While today marks Bastille Day I’m not suggesting you beat the drums and find a fortress to storm, but that you could enjoy a culinary revolution of sorts. It could be that you always eat fish on Fridays. There’s no reason not to, it’s just that it might be fun to mix things up a little. Conversely, and I suspect this is more the space you occupy, if you feel like you are constantly having to fight your way out of a cardboard box to make sense of things, and that eclectic ingredients land on your dinner plate by default rather than by design, perhaps it would be fun to wind things back and enjoy some classic cooking. I love doing just that. Instead of tinkering away reinventing the wheel, I find such comfort in dishes I have been making for years, decades in some cases, and invariably they are French as that was where I started my culinary journey, at Le Cordon Bleu school in London a lifetime ago.
Your own kitchen or culinary revolution could be a commitment to get rid of plastic containers in your pantry, and to replace them with glass. This sounds easy, but there is no point creating a mound of plastic to go to landfill; re-purpose as much plastic as you can for non-food tasks, and buy glass going forward. READ MORE
It might be that you are determined to ’get growing’. Start reading, start planning, then, come spring you will be ready to run with your ideas. Rather than planting direct into the ground, think about a raised bed because they are so much easier to maintain (saves the back!) and you are more likely to stick with it. And think about what the most useful thing would be for you to grow. If space is limited things like basil and mint, rocket or cos lettuces are really handy as herbs add colour and flavour, and salad greens provide an accompanying dish to a main course. Growing things from scratch, your own food, can indeed be a revelation, if not quite a revolution!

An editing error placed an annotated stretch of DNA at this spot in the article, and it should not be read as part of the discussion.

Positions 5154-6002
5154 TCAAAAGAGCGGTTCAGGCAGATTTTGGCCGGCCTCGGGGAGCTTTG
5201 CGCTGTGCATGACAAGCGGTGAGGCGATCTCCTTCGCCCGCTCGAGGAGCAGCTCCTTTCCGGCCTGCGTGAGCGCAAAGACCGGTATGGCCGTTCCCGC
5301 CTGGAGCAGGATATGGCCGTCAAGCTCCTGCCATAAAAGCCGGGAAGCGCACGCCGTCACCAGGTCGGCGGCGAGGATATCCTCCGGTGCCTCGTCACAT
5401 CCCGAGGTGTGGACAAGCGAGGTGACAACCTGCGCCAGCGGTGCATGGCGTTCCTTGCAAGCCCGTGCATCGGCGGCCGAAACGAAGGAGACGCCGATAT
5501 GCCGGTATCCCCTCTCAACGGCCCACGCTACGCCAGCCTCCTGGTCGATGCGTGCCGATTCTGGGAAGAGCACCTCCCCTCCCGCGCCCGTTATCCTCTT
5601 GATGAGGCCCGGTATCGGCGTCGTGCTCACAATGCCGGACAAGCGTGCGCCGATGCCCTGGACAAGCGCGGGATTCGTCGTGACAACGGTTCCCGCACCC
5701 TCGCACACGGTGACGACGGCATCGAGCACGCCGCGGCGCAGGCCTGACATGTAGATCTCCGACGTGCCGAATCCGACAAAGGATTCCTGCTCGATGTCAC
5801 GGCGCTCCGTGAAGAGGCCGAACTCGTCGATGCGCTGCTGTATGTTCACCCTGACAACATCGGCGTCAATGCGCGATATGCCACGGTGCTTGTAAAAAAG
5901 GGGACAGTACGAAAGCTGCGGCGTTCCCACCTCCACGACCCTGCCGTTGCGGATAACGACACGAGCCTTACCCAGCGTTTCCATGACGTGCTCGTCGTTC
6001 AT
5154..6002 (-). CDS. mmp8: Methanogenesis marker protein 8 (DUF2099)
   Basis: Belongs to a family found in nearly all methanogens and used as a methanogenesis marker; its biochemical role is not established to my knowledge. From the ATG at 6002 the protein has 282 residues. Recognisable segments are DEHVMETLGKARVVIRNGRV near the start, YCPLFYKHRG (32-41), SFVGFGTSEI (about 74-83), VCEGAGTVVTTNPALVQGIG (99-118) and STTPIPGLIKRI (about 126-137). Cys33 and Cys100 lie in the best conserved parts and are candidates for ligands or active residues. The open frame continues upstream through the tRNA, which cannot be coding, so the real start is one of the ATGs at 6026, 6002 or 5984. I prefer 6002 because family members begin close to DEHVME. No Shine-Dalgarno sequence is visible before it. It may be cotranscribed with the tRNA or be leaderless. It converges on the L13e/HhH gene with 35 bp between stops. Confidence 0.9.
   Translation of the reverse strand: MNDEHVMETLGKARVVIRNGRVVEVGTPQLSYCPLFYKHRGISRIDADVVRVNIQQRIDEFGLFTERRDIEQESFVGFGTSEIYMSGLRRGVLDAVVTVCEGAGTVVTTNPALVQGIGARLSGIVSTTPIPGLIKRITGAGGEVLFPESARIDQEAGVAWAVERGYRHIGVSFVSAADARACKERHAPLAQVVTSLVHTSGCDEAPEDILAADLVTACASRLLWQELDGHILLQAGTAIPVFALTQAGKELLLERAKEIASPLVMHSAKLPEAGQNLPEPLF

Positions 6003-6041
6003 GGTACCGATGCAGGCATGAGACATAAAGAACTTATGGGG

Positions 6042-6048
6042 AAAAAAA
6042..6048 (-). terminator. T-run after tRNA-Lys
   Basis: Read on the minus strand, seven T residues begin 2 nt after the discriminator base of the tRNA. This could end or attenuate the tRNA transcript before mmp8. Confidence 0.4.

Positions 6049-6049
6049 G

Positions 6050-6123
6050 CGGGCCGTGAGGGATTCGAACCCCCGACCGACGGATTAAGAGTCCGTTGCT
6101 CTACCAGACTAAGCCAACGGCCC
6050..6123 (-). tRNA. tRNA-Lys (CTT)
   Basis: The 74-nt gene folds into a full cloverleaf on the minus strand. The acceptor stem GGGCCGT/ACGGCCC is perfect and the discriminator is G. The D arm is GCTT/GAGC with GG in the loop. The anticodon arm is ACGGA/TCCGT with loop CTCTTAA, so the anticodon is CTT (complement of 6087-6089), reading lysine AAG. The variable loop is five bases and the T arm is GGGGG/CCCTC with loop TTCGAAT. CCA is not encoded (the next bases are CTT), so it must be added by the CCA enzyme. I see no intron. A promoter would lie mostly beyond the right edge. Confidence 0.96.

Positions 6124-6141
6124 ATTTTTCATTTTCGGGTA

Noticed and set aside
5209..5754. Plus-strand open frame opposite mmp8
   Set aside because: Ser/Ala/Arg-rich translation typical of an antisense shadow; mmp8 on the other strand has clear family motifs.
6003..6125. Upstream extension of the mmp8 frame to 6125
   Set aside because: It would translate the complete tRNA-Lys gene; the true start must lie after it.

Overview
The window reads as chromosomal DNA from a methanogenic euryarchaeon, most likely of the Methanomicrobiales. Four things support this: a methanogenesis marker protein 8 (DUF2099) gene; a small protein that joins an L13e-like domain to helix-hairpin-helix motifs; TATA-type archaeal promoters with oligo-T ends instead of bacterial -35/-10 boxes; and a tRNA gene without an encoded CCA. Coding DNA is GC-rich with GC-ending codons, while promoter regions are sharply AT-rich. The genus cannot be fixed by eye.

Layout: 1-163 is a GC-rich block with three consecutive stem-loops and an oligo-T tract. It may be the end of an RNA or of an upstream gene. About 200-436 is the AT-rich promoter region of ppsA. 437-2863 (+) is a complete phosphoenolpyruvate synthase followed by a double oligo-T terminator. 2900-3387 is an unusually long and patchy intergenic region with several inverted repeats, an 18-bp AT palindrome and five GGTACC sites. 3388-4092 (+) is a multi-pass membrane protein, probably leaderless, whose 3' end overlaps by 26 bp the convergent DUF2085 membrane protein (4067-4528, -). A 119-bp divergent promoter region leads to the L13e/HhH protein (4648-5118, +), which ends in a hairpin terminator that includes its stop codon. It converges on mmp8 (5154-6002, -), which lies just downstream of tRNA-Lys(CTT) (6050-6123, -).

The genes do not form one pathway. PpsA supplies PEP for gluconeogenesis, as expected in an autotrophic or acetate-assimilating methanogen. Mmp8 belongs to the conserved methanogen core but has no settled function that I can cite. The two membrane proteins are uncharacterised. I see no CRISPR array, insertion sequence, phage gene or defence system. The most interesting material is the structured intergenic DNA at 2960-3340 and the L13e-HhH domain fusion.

A kitchen clean-out is also a good idea. Start with spices. It’s easy to amass triplicate packs of spices. You go shopping, you can’t remember whether you have cinnamon, so you grab another pack, you open it and it gets mixed up with older opened packs … and on it goes, more and more packets of stuff that drop little bits of spice dust and mess in your pantry until you have a clean out. You’ve created wastage in the chaos, too. Transferring spices to glass jars keeps them fresher, looks fab – all sparkly and clean – with the added bonus that you can see how much cinnamon, turmeric or cumin you have at a glance and it’s easier to carry that image in your mind when you go shopping rather than an assortment of packets filled with unknown quantities.
And keep on culling kitchen equipment, passing on things you don’t need to those who do, and learning to purchase less frequently, with a mind to buying once, and for life.
That’s enough revolutionising for one go!